At the tip of the male's abdomen are its testes; at its base, behind its legs, is a penis and a small swollen pouch for storing sperm. Male dragonflies sport two sets of sex organs, the prerequisite equipment for a mating system that is unique in the insect world. Before he copulates, a male dragonfly must in essence self-inseminate, moving his sperm from the testes to the storage pouch and into the penis. Here comes the tricky part. He must grip a female by the head or thorax and hold her in the tandem position, with claspers at the tip of his abdomen that fit neatly, like a lock and key, with a special plate on her thorax or behind her eyes.
"If it seems that dragonfly biologists are inordinately preoccupied with sex, they may be excused," Corbet says. Sexual behavior is key to understanding how dragonfly species got to be the way they are. And sexual organs are key to their identity. "Slight differences in this clasperplate system are what define some species that are otherwise nearly impossible to distinguish."
Once the pair is in tandem, and the female is receptive to the overtures of her suitor, she will curl the tip of her abdomen around to bring her vagina in touch with his penis, working the pair into that heartlike copulatory position.
"It's a jolly difficult business," says Corbet, "and there's much speculation about how it evolved." Some experts believe that the male originally placed his sperm package on the ground. This was risky, given what Corbet calls the "predatory proclivity" of some female dragonflies to banquet off their partners. Males may have adopted the tandem position to protect themselves from becoming their lovers' prey. Over the ages they evolved ways of keeping their sperm packages safely tucked under their abdomens and, eventually, a complex genital "sperm bank" for storing it there.
So, too, they evolved strategies for effectively guarding their mates and fending off rivals. After sex, many pairs do not disengage but fly about in tandem, the male guarding the female by continuing to grasp her while she lays her eggs. This may serve the female, protecting her from clamoring suitors so she can oviposit in peace.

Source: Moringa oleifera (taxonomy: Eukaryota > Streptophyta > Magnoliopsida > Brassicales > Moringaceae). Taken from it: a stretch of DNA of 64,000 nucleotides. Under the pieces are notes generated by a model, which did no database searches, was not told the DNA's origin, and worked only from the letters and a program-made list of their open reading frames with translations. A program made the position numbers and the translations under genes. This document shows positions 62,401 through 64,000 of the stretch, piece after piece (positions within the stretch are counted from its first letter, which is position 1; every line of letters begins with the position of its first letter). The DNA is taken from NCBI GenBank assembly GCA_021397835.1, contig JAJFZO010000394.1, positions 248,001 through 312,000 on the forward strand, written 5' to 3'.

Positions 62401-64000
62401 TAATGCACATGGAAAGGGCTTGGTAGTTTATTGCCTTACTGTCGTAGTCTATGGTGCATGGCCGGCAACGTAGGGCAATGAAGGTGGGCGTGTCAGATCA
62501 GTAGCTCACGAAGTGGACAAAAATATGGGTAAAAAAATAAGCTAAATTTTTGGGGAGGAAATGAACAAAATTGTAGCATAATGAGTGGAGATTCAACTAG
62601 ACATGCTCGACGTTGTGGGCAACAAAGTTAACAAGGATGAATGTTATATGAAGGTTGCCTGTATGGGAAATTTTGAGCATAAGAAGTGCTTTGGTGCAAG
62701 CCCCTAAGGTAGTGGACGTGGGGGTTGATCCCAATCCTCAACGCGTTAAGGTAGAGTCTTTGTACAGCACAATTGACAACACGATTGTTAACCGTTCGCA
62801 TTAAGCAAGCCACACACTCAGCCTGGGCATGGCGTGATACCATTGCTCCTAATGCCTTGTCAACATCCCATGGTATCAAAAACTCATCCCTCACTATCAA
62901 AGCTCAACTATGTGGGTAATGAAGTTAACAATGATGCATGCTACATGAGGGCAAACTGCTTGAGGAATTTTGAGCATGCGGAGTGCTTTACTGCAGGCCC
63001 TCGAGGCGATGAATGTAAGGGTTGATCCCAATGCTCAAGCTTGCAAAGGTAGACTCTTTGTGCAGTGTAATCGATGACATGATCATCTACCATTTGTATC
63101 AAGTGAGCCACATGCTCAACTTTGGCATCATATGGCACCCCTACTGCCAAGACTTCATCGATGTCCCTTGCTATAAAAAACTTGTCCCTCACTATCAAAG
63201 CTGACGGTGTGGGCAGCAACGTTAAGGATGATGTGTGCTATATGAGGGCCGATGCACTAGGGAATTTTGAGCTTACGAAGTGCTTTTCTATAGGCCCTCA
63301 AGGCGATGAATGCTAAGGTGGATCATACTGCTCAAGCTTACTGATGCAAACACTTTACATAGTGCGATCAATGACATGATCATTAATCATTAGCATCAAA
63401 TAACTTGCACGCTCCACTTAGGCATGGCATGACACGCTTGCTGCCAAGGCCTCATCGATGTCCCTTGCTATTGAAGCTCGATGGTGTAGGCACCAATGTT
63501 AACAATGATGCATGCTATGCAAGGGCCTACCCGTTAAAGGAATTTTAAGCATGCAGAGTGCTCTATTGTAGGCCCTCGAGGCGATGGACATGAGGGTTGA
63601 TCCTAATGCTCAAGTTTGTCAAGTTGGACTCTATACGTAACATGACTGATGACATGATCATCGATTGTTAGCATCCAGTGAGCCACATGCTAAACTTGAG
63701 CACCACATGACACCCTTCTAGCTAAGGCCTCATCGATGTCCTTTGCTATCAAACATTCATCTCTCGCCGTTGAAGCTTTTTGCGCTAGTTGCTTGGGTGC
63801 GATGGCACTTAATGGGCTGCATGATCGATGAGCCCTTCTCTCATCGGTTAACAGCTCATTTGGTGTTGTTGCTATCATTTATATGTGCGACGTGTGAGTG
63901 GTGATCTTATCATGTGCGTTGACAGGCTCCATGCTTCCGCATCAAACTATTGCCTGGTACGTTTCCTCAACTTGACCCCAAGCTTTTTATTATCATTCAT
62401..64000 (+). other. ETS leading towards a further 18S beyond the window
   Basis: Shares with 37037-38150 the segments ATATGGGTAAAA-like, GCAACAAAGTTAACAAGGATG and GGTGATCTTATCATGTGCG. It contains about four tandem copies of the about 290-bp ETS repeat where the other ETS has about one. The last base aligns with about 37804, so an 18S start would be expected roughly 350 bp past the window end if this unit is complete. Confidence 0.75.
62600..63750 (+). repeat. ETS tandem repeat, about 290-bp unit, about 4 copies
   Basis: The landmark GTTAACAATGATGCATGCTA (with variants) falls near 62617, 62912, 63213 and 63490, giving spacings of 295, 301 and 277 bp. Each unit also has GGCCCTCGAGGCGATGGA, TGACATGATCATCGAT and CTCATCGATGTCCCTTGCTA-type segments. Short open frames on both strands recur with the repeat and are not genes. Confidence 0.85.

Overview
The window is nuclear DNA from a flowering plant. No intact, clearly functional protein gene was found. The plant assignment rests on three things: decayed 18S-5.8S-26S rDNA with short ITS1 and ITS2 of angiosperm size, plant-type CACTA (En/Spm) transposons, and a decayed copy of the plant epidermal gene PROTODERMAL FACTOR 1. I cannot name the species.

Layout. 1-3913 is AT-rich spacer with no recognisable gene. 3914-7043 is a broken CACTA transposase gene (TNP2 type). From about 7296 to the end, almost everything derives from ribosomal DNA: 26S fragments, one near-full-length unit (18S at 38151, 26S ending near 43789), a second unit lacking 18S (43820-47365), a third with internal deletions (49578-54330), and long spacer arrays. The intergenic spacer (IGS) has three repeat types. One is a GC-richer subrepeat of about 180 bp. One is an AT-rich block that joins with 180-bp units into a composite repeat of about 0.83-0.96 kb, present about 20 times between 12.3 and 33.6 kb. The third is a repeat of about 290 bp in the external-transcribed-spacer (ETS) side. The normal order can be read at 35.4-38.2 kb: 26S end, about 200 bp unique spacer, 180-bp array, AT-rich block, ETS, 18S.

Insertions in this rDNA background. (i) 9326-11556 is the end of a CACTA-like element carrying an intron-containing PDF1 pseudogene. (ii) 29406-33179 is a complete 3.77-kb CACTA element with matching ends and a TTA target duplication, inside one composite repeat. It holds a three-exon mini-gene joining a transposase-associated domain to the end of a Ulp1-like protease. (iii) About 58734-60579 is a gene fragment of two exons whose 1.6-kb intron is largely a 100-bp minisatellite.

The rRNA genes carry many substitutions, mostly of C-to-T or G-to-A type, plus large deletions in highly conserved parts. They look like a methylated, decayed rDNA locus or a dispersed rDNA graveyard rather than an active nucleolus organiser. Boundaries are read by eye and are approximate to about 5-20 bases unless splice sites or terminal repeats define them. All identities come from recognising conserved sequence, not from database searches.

But there's nothing chivalrous about male sexual behavior. Some males embrace females with spiny claspers in a viselike grip that causes damage. Look closely at the eyes of a female darner, and you may well see dark puncture marks. This sort of abuse appears widespread among some dragonflies. In one study of 12 species of clubtails by Sidney Dunkle, a biologist then at the University of Florida, 88 to 100 percent of all females had holes in their heads, caused by a male's iron hold. The aptly named dragonhunter (Hagenius brevistylus) earned the dubious distinction of inflicting more severe damage than any other dragonfly: The spines of his appendages gouged the female's eyes, punctured and split her exoskeleton, and pierced her head, so that a "maximally damaged" female had as many as six holes of varying sizes punched in her head.
Grab, shake, bite, gouge, puncture, split, punch: It's enough to put anyone off sex.
In a brilliant experiment some years ago, Jonathan Waage of Brown University discovered the Rosetta stone to this strange mating behavior. Waage studied the jewelwing damselfly Calopteryx maculata. First he examined the sperm-storage organ of females after a couple of matings to determine whether sperm from a second mating was added to sperm from the first. He was surprised to find that the amount of sperm hadn't changed. Then he dissected pairs in the midst of copulation and studied their sex organs under an electron microscope. The experiment revealed that a male dragonfly uses his penis not just to transfer sperm to the female, but also to remove sperm left in her storage organ from previous matings. When he curls into that wheel position and begins his energetic genital thrusting, he's actually using his rigid, spoonlike, and sometimes spiky, penis to scrape out rival sperm before he deposits his own.